The Real Difference Between Frozen Custard and Ice Cream

Ask for ice cream at popular Midwest fast-food chain Culver's and you might get a funny look. Ask for a scoop of frozen custard at your local Dairy Queen and you'll leave the employees scratching their heads. There's a big variety of frozen treats (ranging from gelato, soft serve, and frozen yogurt) and today we are exploring two favorites and asking what's the difference between frozen custard and ice cream and can the terms be interchangeable?

All About Ice Cream

We all scream for homemade ice cream! While the ice cream recipe has been around for centuries, the frozen dessert didn't get its start in the American diet until the 1700s. In fact, George Washington once spent $200 on all of the ice cream he consumed in the summer of 1790. Up until the 1800s, the sweet treat was only available to the elite due to the high price, and it wasn't until a Baltimore milk dealer named Jacob Fussell started the first manufactured ice cream in 1851 that the summer day favorite became widely available.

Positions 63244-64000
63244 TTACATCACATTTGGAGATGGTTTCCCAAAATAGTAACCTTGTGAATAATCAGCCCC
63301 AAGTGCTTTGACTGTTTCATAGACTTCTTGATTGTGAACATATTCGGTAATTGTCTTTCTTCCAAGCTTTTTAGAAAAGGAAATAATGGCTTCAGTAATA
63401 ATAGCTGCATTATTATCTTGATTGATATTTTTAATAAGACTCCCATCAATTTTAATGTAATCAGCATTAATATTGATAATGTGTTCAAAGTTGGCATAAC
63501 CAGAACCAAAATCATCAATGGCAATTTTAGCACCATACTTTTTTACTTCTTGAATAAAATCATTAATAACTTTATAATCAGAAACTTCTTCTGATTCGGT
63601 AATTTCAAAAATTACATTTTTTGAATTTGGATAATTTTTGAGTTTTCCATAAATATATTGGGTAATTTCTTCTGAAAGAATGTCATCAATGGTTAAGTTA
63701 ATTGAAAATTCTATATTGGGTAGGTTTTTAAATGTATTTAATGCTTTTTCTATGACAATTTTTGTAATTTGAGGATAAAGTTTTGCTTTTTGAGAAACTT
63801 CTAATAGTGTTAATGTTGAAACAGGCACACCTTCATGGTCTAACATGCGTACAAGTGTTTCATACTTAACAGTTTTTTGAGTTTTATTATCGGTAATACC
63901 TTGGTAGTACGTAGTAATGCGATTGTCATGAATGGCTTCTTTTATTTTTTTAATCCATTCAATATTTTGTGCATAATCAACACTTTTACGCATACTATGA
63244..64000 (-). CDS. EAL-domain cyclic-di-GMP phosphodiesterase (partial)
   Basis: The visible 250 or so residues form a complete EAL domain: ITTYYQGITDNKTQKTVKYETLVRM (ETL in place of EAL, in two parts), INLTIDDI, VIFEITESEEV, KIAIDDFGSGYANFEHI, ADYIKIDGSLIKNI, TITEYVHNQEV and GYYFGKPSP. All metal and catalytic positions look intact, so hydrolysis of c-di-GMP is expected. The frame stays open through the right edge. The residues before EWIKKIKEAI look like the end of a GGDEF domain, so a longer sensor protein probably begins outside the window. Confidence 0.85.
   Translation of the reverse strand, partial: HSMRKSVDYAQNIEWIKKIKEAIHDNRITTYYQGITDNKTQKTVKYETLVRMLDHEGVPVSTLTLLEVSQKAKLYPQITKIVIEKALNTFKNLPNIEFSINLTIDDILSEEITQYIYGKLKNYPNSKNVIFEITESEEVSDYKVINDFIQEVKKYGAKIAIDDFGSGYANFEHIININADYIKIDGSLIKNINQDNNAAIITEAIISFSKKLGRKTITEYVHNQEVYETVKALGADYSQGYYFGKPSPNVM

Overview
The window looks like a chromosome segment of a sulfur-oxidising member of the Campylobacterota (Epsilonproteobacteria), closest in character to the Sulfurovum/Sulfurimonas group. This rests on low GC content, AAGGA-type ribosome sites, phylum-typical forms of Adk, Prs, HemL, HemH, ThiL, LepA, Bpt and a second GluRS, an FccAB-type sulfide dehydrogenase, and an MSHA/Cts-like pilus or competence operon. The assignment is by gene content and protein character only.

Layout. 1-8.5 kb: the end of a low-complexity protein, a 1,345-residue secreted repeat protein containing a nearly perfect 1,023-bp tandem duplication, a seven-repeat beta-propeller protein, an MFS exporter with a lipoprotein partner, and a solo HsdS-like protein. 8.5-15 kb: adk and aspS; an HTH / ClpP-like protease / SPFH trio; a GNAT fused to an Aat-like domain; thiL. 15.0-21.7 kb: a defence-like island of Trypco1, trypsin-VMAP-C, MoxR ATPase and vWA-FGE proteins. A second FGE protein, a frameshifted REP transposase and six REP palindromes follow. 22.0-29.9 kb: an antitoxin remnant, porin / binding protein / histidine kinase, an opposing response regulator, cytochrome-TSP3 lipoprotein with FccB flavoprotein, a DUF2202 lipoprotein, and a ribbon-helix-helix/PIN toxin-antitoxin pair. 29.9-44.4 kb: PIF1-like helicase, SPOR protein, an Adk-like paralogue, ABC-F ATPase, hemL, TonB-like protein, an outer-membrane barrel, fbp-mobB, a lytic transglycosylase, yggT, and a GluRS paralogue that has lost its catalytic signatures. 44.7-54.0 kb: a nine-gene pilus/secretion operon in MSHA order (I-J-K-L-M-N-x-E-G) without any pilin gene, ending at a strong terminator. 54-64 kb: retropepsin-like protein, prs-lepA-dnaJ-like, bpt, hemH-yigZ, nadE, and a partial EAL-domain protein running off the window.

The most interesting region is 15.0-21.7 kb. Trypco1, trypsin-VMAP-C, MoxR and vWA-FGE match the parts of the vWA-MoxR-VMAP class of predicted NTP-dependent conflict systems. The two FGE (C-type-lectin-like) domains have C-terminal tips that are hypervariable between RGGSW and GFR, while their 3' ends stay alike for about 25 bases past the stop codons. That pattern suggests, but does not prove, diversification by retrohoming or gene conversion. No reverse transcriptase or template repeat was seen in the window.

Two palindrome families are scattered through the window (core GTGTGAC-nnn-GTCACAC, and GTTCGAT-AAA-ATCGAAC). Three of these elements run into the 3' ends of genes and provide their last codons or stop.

The Start of Frozen Custard

Compared to ice cream, frozen custard is a relatively new invention comparatively speaking. One of the first commercialized products of frozen custard took place in Coney Island, NY, in 1919 when two ice cream vendors, Archie, and Elton Kohr realized that adding egg yolks to ice cream created a smoother texture and mouthfeel. During that first weekend, the custard stand sold over 18,460 cones.

What's the Difference Between Frozen Custard and Ice Cream?

The key difference between custard and ice cream is the milkfat and how much egg yolk is added into the dessert. In the United States, the Food and Drug Administration requires frozen custard to contain at least 10 percent milkfat and 1.4 percent egg yolk solids. A smaller percentage of eggs and you've got yourself some ice cream.

Our suggestion: pit frozen custard vs. ice cream against each other to taste the differences. Turns out the real winner will always be you.

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